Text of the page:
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Let us not lose faith in democracy
Let us not lose faith in democracy
President George W. Bush’s “freedom agenda” has run into the Middle Eastern sand. The president himself will be the last to recognise this. Speaking in the United Arab Emirates on January 13, he hailed a “great new era” of “the advance of freedom”.
Wednesday, January 23,2008 16:00
by Gideon Rachman Ft.com

President George W. Bush’s “freedom agenda” has run into the Middle Eastern sand. The president himself will be the last to recognise this. Speaking in the United Arab Emirates on January 13, he hailed a “great new era” of “the advance of freedom”. “My friends,” he proclaimed to the assembled sheikhs, “a future of liberty stands before you.” Then Mr Bush flew on to Egypt and lavished praise on President Hosni Mubarak, who threw into jail the last man to run against him for the presidency.

As Mr Bush traipsed around the Arab world, Freedom House – which monitors political and civil liberties – issued its annual report. It lamented that “2007 was marked by a notable setback for global freedom”. The lobby group pointed to events in south Asia, the Middle East and the former Soviet Union. The bad news keeps on coming. The violence and instability surrounding the Kenyan and Pakistani elections has underlined the difficulties of holding democratic votes in relatively poor countries with deep ethnic and tribal divisions.While Freedom House bemoans the setbacks to democracy in places such as Kenya, Pakistan and Egypt, there will be plenty of others who will shrug and say, in effect: “What did you expect?” The Bush administration has been naive. It is pointless – and often counter-productive – trying to push democracy in countries that are not ready for it. Stability and economic growth must come first.

The constituency for enlightened despotism is strong among businessmen, such as those now assembling in Davos for the World Economic Forum. They know that many of their best markets are countries that do not do well in the Freedom House rankings: China, Russia, the Gulf states, Singapore. Yet they can see these countries getting richer, often at spectacular rates.Businessmen in rapidly growing autocracies will often enthusiastically endorse the line that authoritarian rule has its virtues. Peace and prosperity are what is needed; a premature move to democracy would invite only anarchy. The fact that both Kenya and Pakistan have enjoyed strong growth in recent years – now threatened by election-related instability – will only embolden the advocates of enlightened despotism.

The argument that you need to achieve a certain level of prosperity before democracy has a decent chance of survival is neither new nor – as a matter of empirical observation – particularly controversial. As long ago as 1959 Seymour Martin Lipset, a celebrated sociologist, noted that “the more well-to-do a nation, the greater its chances to sustain democracy”. Modern political scientists have fleshed out this claim. Adam Przeworski and Fernando Limongi have calculated that democracies very rarely fail in countries with a per capita gross domestic product of more than $6,000. But democratic governments rarely survive long in countries with per capita GDP of less than $1,500. Both Kenya and Pakistan currently have per capita GDP that is less than $1,000 in nominal terms.Faced with facts like these – and the various setbacks for the “freedom agenda” – the very phrase “democracy promotion” is going out of fashion. One activist with ties to Freedom House muses that, perhaps, “good governance” is a better term to use.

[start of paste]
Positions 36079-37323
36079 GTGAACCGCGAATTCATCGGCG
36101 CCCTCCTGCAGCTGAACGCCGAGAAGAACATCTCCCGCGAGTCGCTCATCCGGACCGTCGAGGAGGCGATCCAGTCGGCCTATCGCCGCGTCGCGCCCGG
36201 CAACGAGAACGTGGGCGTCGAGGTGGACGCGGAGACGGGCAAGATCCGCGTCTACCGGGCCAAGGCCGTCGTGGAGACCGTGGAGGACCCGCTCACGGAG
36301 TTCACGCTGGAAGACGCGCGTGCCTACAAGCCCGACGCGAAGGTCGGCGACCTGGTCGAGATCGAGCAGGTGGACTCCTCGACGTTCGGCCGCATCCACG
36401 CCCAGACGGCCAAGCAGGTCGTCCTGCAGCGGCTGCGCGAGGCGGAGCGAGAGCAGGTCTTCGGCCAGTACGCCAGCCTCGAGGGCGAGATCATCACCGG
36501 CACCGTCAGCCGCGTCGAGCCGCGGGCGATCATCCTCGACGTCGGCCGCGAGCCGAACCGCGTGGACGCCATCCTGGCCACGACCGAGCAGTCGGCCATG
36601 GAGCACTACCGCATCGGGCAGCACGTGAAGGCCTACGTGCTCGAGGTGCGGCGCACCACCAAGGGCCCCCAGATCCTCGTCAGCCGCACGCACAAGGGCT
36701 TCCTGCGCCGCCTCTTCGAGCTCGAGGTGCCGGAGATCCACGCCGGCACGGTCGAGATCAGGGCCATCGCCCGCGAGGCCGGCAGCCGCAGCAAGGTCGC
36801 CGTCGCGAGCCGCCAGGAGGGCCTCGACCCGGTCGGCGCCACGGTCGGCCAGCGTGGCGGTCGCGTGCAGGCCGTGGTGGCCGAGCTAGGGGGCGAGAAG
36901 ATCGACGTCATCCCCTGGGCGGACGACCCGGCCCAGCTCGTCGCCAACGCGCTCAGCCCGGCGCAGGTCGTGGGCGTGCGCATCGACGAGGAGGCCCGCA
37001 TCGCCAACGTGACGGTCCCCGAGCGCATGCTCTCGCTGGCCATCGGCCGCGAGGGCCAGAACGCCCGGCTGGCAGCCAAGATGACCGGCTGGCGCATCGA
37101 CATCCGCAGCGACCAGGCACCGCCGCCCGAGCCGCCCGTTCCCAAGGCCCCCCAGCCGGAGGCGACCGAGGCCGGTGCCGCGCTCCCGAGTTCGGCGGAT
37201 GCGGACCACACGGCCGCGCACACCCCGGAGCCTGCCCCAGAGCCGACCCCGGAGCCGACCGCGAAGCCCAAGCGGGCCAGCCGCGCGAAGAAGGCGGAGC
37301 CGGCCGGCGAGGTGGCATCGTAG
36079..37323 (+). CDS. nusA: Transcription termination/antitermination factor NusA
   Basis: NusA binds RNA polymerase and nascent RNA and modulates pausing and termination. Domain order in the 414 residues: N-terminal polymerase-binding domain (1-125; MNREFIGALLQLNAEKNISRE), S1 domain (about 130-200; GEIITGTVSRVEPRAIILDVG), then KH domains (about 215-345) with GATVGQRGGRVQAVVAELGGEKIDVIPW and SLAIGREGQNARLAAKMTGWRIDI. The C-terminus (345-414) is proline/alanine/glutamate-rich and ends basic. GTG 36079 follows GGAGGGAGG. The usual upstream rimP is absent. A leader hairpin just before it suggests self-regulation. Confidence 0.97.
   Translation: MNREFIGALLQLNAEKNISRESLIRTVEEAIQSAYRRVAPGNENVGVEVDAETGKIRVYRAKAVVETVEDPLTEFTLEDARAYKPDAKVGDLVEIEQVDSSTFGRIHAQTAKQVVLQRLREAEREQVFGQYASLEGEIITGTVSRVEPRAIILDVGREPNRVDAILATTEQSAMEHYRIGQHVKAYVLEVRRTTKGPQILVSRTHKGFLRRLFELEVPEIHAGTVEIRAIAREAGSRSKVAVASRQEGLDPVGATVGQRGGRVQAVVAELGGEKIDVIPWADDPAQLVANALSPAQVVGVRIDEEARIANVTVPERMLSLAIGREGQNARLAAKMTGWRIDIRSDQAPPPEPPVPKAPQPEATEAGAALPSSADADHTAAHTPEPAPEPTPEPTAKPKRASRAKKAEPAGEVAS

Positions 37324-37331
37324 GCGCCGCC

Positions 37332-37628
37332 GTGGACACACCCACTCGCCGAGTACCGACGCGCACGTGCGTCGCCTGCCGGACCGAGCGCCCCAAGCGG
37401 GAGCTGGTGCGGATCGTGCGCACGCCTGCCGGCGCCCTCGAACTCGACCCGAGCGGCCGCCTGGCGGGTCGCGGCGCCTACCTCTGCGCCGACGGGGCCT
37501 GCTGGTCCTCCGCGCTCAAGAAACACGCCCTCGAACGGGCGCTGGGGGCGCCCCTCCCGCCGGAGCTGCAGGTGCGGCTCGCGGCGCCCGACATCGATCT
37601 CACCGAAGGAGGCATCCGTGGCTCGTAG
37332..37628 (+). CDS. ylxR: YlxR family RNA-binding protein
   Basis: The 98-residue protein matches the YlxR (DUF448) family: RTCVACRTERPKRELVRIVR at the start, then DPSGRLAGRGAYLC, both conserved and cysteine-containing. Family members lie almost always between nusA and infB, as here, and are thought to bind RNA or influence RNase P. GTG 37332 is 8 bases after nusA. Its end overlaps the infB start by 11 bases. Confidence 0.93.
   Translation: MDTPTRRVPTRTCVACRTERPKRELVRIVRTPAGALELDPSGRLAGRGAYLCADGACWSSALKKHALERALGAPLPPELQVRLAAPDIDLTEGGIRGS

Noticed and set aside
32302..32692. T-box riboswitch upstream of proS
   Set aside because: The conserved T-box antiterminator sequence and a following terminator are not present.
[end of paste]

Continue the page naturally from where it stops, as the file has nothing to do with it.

The Chinese and Russians have been quick to do the tango on the grave of the “freedom agenda”. China’s People’s Daily argued after the Kenyan elections that “western-style democracy simply isn’t suited to African conditions, but rather carries with it the roots of disaster”. But anybody who finds themselves nodding in agreement should probably pause for reflection. While it seems to be true that there is a connection between the wealth of a country and its ability to sustain a democracy, that connection is not absolute. India’s nominal per capita GDP is still just below the $1,000 level – and yet the country has a long-established democracy, a lively press and a strong legal tradition. By contrast, the comforting assumption that, as a country gets richer it will inevitably become more democratic is not supported by the numbers. Russia’s per capita GDP is now more than $8,000 a head, but its democracy is sliding backwards.

History does suggest that most democracies emerge gradually, that liberal political systems are about a lot more than voting – and that democracy is most likely to survive in wealthy countries. But what are the practical implications of this? That it is acceptable to torture your opponents and shut down the media if your GDP per capita is below $1,500? One hopes not.As the democratic world examines the mess that has become of the “freedom agenda”, it is important that the backlash should not go too far. The Iraq debacle has discredited the export of democracy by force of arms. But even if it is accepted that durable democracies generally emerge as part of a historical process, internal to the countries themselves – that does not absolve outsiders from having to make decisions and, sometimes, to take sides.

Historical events usually throw up people who will push for political freedom at crucial moments. When such people emerge – whether they are Chinese students in Tiananmen Square, Burmese monks in Rangoon, Nelson Mandela in South Africa or Ayman Nour in Egypt – they deserve the strong support of the outside world.The problem with Mr Bush’s freedom agenda is not the idea of supporting democrats around the world. It is that the policy is now applied so selectively that it appears delusional and hypocritical.

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